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Ariel Arrow 250cc twin 2stroke 1961

Jul 9

Written by:
Tuesday, July 09, 2013 5:11:33 PM  RssIcon

As often happens the work on this bike started at rebuilding the front wheel and moved on from there

ArielArrowWheels3   ArielArrowWheels035

Before

 

Re-chromed rim, Stainless steel spokes with nickel plated brass nipples

Ariel had been best known for its four-stroke singles, twins, and the unique Square Four. But after exhaustive market research, the company decided it was time to change direction, so in July 1958 after a combination of several new technologies for Ariel, primarily the use of a 250-cc two stroke engines, pressed-steel frame, and odd-looking trailing-link front forks, the Ariel Leader was introduced to the market place.

The enclosed styling allowed for a chassis structure that stored fuel beneath the seat, while the "tank" served as a convenient storage area.

Another interesting aspect of the Leader was the long list of options available. As a result, few of the 22,000 produced were exactly the same. Colour choices included Oriental Blue or Cherry Red with Admiral Grey accents, sports, the optional side bags and rear luggage rack.

By 1959, Ariel had put all its cards into the Leader, having dropped the Square Four that year.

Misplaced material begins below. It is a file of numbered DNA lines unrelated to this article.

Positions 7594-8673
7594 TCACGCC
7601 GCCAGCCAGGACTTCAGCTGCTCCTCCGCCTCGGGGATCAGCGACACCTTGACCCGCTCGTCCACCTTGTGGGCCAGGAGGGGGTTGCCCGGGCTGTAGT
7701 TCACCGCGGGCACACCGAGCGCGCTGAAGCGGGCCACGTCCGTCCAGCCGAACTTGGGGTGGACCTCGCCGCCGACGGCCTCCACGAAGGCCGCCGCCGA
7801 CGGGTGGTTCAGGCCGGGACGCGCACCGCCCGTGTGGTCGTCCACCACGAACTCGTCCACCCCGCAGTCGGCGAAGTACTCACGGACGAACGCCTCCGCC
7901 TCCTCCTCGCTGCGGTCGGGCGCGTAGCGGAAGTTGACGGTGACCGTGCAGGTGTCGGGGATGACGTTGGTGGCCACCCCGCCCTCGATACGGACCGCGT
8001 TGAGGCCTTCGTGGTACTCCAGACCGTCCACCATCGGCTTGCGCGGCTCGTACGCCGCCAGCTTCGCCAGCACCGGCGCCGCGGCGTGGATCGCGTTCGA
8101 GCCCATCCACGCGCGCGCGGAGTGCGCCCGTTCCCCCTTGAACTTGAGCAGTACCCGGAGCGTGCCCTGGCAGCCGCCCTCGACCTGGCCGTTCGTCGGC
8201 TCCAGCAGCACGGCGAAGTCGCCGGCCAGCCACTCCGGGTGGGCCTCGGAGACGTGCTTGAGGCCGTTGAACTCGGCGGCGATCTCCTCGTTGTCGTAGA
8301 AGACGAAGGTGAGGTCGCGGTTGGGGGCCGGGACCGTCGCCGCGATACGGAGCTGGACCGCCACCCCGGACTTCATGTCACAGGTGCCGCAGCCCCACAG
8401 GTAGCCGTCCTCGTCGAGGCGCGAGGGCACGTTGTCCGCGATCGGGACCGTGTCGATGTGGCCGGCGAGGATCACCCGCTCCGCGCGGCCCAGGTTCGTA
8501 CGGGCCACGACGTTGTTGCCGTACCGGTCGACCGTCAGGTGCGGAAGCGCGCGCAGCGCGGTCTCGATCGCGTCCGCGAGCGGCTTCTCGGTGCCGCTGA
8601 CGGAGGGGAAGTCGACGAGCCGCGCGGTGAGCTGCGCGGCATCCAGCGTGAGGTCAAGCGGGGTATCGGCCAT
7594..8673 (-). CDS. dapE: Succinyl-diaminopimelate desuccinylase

A cheaper, stripped down Arrow model followed, as did a Golden Arrow "sport" version.

But the deck was stacked against it by this time, as Japanese imports flooded the market, and Ariel folded its hand in 1965.

Arielleader   ArielArrow

Ariel Leader

Ariel Arrow

After the wheel building the bike would not run properly.

Investigation found the problem to be rust in the fuel tank, often overlooked when refurbishing all the paint work, which was very well done by the owner, but did not realise that the tank inner was rusty.

RustonCarbFuelInlet   CarbConectorJumbedwithRust   CarbConectorJumbedwithRust2
Removed the petrol connector, now you see the rust
RustinPetrol       RustinPetrolDrained
And the colour of the petrol is of course RUST
Readytoremovethetank   TheTank   Tankremoved
The front of the bike has to be separated and lifted to remove the tank   Tank is out   The frame without the tank
RustinTank       Tankepoxysealin
The rust as seen through the filler       Tank epoxy applied after the tank is de-rusted

 

The bike will now run, and hopefully my customer has learnt that outside paint may make things look fantastic, but rust gets everywhere! 

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